Restorative justice practices are a radical departure from what we commonly see as a the regular justice system, putting a focus on the interests of the parties involved, which can be individuals, but also a community. The term ‘interests’ here means a lot more than seeking punitive damages; instead it can involve, for example, community work, counseling, but also for an offender to actually grasp the impact of the offense on others on an empathetic level. On the other hand, an offender may also have interests. For example, a person may be caught shoplifting food, or stealing money. This is, of course, in and of itself wrong, but what if it turns out this person has, due to circumstances beyond control, no money to buy food, and has slipped through the cracks of the welfare system. An interest for the offender could be to get a means of honest income, or even some food to not starve. Of course this example was used merely to illustrate what an interest could look like.
Dr. Brian Jarrett, Chair of The Negotiation, Conflict Resolution, and Peacebuilding Program at CSU DH & Polly Hyslop from the Indiginous Studies Program at UAF and an Athabascan Native Alaskan state that the idea of creating a complete one-size-fits-all, top-down approach to restorative justice systems will lead to failure of such programs. It is here that we might face the biggest obstacle, as it puts a dent in our notion of ‘everyone has to abide by the same rules’. However, we already live under different rules. In some States you go to prison for years for marijuana possession, while in other States it is considered legal, even if it isn’t on a Federal level. The real difference is that within restorative justice practices an agreement is reached based on the interests of the parties involved instead of being pushed from the top, and thus it requires more flexibility in the hands of those negotiating, and finding an appropriate “sentence” based on the circumstances where the individuals reside. By means of an analogy; In Finland the fines for speeding are based on a percentage of someone’s income. A $90 (Finland’s currency is the euro) fine for a low-income person may be devastating, but for a high-income person it may be thought of as a racing entry ticket, but if the high-income person’s ticket is suddenly $58,000, it makes more of an impact. Likewise, within restorative justice there is latitude to make agreements that can reasonably be fulfilled.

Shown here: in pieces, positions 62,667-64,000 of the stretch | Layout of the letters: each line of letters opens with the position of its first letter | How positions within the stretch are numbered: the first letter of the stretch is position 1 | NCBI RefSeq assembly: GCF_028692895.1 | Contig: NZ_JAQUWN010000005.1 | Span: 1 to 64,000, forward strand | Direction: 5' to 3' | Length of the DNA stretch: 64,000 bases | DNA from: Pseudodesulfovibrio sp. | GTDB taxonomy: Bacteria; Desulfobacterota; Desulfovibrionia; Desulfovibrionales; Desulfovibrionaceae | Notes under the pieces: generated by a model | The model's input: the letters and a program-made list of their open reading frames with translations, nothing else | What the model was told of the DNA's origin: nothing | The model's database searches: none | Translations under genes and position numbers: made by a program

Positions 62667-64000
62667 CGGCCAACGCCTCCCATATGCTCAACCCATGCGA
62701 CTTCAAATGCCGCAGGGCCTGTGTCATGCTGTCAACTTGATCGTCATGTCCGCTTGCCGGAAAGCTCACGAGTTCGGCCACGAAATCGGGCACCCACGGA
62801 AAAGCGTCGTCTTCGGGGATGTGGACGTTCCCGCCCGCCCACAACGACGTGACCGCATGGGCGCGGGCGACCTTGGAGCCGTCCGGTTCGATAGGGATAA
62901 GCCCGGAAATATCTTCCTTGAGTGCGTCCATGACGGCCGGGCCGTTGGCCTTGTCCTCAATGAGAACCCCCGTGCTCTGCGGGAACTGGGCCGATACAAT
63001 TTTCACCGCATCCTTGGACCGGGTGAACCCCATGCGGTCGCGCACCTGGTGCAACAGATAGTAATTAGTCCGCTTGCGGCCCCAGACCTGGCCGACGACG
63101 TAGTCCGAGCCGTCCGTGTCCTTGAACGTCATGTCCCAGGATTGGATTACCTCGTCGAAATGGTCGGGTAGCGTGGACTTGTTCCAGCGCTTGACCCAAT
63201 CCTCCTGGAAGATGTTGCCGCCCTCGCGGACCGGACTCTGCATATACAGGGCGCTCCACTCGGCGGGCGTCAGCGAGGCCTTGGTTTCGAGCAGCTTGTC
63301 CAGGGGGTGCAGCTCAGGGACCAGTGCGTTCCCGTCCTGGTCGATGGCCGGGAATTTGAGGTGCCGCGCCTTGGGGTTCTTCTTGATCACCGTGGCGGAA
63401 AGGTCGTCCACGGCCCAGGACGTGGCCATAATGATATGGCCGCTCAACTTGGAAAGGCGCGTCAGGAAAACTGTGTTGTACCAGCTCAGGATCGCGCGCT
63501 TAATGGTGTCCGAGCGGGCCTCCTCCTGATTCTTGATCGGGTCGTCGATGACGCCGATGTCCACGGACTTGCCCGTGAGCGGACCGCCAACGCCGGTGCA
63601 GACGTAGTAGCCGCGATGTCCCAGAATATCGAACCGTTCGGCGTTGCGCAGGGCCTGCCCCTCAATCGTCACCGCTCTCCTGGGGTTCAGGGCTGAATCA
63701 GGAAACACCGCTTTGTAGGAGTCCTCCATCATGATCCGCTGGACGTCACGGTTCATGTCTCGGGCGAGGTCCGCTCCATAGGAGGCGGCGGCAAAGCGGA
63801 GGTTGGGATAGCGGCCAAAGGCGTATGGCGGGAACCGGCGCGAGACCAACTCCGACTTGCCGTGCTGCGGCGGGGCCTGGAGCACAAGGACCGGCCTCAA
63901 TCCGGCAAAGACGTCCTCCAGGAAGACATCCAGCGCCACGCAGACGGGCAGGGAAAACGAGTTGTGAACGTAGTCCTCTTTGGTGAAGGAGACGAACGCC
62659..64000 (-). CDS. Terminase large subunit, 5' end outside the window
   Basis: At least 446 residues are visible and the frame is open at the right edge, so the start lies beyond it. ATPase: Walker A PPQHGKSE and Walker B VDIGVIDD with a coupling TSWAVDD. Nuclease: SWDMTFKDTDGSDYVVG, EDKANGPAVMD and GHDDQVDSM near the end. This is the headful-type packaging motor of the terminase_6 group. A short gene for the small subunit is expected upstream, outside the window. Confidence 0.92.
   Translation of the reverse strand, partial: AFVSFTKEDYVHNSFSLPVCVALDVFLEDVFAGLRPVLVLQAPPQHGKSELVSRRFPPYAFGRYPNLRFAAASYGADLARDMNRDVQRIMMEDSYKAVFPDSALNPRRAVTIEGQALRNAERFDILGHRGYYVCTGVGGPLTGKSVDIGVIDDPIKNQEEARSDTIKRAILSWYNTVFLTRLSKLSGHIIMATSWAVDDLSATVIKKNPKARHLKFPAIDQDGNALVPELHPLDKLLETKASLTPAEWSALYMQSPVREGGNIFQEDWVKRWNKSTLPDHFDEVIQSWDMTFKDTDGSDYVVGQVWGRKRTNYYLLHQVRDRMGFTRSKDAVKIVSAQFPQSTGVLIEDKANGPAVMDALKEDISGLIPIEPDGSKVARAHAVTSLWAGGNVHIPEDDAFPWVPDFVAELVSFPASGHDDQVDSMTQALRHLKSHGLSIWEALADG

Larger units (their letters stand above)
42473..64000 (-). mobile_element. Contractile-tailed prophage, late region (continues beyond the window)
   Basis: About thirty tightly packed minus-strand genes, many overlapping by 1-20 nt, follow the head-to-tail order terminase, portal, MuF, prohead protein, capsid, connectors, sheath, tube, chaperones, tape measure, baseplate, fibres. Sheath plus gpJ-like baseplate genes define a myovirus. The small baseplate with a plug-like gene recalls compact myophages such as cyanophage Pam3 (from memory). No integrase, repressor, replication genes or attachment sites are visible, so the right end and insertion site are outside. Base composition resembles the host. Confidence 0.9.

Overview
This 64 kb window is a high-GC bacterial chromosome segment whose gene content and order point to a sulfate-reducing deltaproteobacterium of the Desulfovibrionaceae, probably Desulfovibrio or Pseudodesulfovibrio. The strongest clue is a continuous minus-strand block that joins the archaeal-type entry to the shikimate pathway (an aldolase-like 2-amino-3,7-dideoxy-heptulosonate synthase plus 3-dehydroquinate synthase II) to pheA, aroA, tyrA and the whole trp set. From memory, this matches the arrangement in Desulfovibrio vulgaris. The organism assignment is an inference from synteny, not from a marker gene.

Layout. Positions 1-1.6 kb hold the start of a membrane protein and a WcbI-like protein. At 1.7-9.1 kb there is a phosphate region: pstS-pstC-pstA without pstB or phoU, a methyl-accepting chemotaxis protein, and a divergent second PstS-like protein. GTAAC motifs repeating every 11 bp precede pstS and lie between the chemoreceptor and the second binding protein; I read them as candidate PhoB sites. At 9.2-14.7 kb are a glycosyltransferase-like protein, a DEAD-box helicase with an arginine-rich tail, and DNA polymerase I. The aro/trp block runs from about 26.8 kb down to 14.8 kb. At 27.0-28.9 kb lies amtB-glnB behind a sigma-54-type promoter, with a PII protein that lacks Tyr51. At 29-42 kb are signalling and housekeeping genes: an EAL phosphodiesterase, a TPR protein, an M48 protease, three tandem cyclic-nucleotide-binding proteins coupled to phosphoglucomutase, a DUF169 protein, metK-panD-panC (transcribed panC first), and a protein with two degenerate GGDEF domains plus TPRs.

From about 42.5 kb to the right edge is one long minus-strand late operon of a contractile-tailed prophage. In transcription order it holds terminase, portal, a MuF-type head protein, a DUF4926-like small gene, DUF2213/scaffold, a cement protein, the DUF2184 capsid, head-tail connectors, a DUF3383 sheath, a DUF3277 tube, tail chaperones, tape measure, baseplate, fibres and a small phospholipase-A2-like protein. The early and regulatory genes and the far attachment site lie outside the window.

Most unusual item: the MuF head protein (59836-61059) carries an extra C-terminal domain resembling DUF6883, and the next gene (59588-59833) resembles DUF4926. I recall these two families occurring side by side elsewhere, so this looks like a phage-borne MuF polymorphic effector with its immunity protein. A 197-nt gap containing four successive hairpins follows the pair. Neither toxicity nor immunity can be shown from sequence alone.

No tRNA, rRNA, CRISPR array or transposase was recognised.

Technology could play an important factor to keep an eye on offenders who, together with the victims, have come to an agreement, are on a form of probation. A tracking bracelet could assist with that. Of course these do already exist, but are very big, and thus not very easy to cover up under clothing, which raises wary eyebrows with others. Probably more important pieces of technology would exist for tracking accurate statistics. I mentioned this at the beginning of the article that the BJS “estimates”, and that is not good enough in 2017 and beyond. As Bobbie McNeley suggested, if we were to implement some restorative justice practices, it would be useful to track the success rates, which could be: the success in reaching agreements, recidivism rates, best practices by state, satisfaction rates of victims and offenders, but also shortcomings within the system where there is room for improvement. This would all exist beside more accurate data, which is now collected by various agencies, on the people involved, such as statistics by age, income, biological sex, religion, occupation, and ethnicity.
Even though technology can be a valuable asset, and I myself am a tech-enthusiast, an important part of the restorative process will be a human endeavor.
What do you think? Do you see opportunities with restorative justice, or perhaps roadblocks that could prevent it from functioning?
Thanks to Bobbie McNeley. She is from the Nelson Lagoon Aleut Tribe, receiving a Bachelor of Arts in Alaska Native Studies at the University of Alaska Fairbanks with a concentration in Alaska Native Law, Government and Politics. Also receiving an Associate of Applied Science in Tribal Management and a certificate in Diesel Mechanics and Heavy Machinery, completing all programs in 3 ½ years total. She intends to continue her education at an accredited law school focusing on Federal Indian and Alaska Native Law.
Martin van der Kroon is the Director of Recruitment of the U.S. Transhumanist Party.